A hundred people were milling and chattering inside the church dining hall at a fundraising dinner, but I was outside alone in the churchyard gazing at the Moon. Resting on my shoulders was my homemade image-stabilizing binocular frame (Sky & Telescope: October 2005, page 107), and in the view of the 10x50 binoculars was a glorious spectacle: the crescent Moon amid the Pleiades in the last fading purple twilight. For now, I wanted the show all to myself. I watched as the Moon's earthlit limb crept surprisingly quickly up to 4th-magnitude Electra, one of the stars forming the bottom of the Pleiades' "dipper" shape. And suddenly Electra was gone.
Having caught one occultation, I decided it was time to spill the secret. I went inside and announced a viewing party outside. A stream of people lined up to put the binocular frame on their shoulders and exclaim at the rare celestial view.
Clouds came and went, adding to the drama of the scene except when they blocked the Moon. A few miles away, meanwhile, S&T's Dennis di Cicco was out with a camera-equipped scope. He caught the occultation of Merope seen above, then he and his wife Hilary switched to two wider-field telescopes to watch visually. "We had a very lucky break in the clouds," he wrote. "Actually the fast-moving clouds gave a pretty 3-D appearance. As an aside, the two scopes we used were the 6-inch Allyn J. Thompson reflector [the prototype for the "Making Your Own Telescope" series in Sky & Telescope in the 1940s] and Walter Scott Houston's 5-inch Apogee scope — which put a bit of an historical spin on the observations."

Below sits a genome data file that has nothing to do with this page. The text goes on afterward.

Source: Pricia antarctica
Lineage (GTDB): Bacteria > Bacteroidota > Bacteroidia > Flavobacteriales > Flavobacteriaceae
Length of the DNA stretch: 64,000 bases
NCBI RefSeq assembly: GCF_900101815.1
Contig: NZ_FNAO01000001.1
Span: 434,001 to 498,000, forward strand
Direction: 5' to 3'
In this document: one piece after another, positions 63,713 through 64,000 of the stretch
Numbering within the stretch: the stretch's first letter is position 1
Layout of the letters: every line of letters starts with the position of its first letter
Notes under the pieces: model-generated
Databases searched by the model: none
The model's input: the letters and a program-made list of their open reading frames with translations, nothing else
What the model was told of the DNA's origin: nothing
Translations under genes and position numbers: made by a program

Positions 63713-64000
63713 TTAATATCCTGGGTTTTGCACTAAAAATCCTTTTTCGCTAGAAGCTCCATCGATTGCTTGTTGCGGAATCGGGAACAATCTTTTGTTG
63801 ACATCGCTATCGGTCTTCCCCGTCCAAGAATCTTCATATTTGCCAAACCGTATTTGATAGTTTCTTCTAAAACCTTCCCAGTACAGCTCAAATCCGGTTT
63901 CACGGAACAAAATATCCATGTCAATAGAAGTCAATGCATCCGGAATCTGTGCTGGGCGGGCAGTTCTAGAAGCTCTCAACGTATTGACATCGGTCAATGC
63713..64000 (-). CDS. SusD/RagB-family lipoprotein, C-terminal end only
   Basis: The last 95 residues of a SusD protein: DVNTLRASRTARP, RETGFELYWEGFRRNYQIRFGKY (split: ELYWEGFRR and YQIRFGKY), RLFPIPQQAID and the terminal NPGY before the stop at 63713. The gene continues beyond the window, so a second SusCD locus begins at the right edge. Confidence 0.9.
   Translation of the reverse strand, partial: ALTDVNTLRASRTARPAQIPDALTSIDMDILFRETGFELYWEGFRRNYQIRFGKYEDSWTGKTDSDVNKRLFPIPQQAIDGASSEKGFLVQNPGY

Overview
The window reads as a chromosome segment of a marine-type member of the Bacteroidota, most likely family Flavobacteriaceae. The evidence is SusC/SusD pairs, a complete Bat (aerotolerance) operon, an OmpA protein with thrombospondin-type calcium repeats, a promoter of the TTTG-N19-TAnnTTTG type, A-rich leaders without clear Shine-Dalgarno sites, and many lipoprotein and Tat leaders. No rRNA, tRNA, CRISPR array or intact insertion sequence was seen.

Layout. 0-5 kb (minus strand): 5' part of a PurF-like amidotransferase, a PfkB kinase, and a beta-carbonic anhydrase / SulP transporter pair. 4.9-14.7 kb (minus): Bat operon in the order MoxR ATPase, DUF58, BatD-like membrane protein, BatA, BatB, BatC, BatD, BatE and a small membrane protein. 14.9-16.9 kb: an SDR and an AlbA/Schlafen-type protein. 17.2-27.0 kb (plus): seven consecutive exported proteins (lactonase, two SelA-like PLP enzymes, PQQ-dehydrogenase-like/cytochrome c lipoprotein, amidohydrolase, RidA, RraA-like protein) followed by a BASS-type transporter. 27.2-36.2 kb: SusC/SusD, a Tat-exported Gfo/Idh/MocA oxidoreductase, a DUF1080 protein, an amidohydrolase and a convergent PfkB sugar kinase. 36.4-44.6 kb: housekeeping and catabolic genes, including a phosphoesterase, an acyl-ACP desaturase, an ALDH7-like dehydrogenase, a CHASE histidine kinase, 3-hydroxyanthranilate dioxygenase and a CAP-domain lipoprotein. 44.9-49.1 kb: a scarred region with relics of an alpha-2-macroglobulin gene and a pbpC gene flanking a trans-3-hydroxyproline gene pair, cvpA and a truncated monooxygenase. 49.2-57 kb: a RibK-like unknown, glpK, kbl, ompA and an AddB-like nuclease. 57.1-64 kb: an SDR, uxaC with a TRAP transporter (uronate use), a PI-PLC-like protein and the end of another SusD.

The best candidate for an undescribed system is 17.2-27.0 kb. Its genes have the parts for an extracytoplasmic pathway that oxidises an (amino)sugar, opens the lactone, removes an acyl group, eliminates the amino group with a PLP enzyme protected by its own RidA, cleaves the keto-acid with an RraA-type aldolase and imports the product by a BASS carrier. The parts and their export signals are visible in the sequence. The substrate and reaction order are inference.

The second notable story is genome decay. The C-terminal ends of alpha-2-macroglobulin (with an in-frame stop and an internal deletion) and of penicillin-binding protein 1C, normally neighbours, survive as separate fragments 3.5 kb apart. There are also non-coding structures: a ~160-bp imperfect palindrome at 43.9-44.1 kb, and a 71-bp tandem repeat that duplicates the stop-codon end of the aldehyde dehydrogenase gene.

More people's pictures are in a Science@NASA photo gallery.
The next good Pleiades occultation anywhere in the world happens for eastern North America again, before dawn on the morning of July 20th. Stay tuned.